What would it take for me to respect Catholic leadership? I only ask the question rhetorically because I don’t expect the hierarchy to change collectively. I do expect continuing challenges to the official narrative, including those by individual bishops and cardinals. Little explosions of resistance will pop up here and there, in starts and stops, in a relentless, inexorable process of crumbling hierarchical domination and intimidation. 


Laura said…
Catholics have the right to follow the tenets of their religion. Non-Catholics should not be forced to follow them.
Anonymous said…
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Anonymous said…
Sorry, but you are the one who has the twisted logic. The government is the one who is violating religious freedom, not church hierarchies. This is because only the government can really impose its will through the threat of force. No religion can use force in this country to impose its will, no matter how much it may wish to do so.

Those who are griping about not having contraceptive coverage are completely free not to work for the Catholic Church, or any employer who does not provide the health insurance they desire. As for those who are already working for the Church, they chose to do so even though they knew that the Church does not provide contraceptive coverage (at least not until now). Employees of the Church have freely chosen their situation. So, the Church has imposed NOTHING on them.

As for "a tiny minority... imposing its standard of morality on the majority;" it is obvious that employees may form the majority of people in a business. But the employers still have a right to run their business as they wish. It is not a surprise that the employers in the Catholic Church are the hierarchy or those loyal to the hierarchy. So, of course, they will not wish to provide contraceptive coverage. As employers, the Church hierarchy has no obligation to be more representative of the erring Catholics who are part of their religious flock, even if they form a majority of the flock.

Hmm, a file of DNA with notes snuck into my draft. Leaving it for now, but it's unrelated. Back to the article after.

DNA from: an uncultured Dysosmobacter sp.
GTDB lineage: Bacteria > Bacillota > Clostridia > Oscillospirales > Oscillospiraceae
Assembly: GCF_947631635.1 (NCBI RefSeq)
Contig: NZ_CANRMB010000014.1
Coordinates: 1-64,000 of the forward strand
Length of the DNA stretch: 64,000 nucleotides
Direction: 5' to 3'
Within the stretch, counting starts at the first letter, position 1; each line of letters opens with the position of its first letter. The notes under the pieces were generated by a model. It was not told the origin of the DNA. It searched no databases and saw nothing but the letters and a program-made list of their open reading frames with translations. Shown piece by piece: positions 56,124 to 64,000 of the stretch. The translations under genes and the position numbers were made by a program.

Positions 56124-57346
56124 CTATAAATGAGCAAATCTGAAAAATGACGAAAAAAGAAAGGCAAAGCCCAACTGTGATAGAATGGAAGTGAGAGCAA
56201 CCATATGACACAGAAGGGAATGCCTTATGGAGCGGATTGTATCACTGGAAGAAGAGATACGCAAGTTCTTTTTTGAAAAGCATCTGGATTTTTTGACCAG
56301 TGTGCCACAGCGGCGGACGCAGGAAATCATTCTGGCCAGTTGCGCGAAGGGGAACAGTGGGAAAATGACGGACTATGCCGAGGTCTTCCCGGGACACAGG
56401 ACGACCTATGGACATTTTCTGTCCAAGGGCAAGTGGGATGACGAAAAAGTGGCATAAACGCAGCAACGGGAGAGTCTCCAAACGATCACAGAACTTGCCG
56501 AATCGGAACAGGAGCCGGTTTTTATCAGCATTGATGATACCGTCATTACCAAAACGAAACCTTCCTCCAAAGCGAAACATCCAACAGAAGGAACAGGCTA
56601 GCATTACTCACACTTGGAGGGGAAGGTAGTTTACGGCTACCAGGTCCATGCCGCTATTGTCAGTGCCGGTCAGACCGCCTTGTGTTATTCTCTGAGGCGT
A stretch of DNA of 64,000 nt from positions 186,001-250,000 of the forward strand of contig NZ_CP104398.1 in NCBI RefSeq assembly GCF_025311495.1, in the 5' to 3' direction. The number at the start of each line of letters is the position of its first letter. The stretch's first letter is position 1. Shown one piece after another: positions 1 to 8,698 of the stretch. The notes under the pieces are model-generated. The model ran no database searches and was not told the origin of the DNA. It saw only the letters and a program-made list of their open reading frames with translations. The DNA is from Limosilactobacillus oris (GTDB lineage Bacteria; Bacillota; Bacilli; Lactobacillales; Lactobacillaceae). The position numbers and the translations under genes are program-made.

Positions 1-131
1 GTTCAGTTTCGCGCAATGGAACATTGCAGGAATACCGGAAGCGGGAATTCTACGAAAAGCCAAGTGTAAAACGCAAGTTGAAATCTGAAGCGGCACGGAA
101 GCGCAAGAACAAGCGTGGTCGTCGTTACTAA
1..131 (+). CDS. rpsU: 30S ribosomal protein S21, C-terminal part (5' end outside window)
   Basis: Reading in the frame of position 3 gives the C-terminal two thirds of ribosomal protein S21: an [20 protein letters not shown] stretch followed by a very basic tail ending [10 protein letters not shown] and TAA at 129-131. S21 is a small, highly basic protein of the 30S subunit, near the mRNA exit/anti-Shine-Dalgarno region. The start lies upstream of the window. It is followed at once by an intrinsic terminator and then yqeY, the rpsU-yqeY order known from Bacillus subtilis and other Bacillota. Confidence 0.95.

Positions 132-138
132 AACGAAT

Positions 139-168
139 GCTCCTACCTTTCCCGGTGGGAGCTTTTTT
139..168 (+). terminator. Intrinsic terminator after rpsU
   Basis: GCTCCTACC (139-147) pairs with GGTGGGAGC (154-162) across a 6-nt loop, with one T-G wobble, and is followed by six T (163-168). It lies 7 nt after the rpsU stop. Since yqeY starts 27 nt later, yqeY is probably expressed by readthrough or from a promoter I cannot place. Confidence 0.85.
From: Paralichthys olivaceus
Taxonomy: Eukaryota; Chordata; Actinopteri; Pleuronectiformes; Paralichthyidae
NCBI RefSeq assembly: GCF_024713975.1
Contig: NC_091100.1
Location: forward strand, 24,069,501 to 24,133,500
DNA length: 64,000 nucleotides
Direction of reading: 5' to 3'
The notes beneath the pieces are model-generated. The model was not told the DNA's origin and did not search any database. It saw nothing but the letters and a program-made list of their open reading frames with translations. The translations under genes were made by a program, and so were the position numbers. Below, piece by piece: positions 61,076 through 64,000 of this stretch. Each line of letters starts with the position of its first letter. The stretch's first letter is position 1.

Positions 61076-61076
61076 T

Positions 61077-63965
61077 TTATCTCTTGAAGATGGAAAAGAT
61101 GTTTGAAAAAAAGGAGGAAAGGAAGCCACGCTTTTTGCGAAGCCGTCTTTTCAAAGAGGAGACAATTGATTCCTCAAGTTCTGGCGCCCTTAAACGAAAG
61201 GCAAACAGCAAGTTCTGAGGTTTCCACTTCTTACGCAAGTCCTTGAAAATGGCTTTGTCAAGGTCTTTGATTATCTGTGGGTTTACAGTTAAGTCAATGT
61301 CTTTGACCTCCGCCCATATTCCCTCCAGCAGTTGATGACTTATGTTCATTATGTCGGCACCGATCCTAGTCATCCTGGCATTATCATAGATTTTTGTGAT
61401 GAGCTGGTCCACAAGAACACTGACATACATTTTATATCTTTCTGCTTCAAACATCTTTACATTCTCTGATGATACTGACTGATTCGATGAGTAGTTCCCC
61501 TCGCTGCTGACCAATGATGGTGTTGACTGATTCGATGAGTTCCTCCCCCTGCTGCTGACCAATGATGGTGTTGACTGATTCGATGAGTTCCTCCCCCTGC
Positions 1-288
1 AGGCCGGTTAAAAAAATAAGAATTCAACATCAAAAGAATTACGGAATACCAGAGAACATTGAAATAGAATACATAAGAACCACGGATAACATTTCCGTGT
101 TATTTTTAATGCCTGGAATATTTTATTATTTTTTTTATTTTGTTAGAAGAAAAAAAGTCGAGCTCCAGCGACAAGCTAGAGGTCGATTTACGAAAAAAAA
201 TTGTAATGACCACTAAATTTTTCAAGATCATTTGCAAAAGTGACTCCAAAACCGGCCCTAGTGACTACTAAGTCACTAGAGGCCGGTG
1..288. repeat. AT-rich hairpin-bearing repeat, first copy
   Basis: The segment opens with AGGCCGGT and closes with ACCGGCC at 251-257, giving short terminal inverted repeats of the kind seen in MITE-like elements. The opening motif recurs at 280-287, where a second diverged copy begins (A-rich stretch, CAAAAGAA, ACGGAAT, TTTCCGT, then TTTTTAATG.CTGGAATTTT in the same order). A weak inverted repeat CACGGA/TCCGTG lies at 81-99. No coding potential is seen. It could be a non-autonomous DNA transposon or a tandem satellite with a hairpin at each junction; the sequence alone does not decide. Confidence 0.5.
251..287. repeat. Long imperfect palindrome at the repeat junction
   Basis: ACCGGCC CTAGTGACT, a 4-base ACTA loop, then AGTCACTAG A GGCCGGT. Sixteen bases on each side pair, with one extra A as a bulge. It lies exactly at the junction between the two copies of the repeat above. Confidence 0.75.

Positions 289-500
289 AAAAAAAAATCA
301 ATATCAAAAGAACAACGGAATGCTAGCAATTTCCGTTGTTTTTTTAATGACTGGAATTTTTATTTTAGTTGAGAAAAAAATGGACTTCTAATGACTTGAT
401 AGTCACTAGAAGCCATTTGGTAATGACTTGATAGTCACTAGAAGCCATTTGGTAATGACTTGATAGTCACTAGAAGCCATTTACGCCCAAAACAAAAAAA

Therefore, don't bring the religious freedom of liberal Catholic employees into the question. The question is what right does the government have to impose certain mandates on employers (not employees). The answer is that it has no right. There is a growing consensus that we should not have employer-based health insurance anymore. In that case, employers should not have to provide any health insurance at all, much less be mandated to do so by government, much less be mandated to provide a certain kind of health insurance (one with contraceptive coverage) and not just any kind.
Anonymous said…
The bishops see that it is pointless to compromise with this administration and have concluded that it must now take a stand on religious freedom. That is why the bishops won't accept the supposedly "brilliant" compromise. For the issue really is about religious freedom, not contraception. The bishops can see other ObamaCare mandates coming in the future. They are worried about the government taking away conscience protection. During his campaign, Obama actually expressed support for the Freedom of Choice Act which was crafted to do just that. Obama and other far-left extremists would ultimately like to force Catholic hospitals to perform abortions.
Florence Steichen said…
Excellent commentaries. Thank you!
Florence Steichen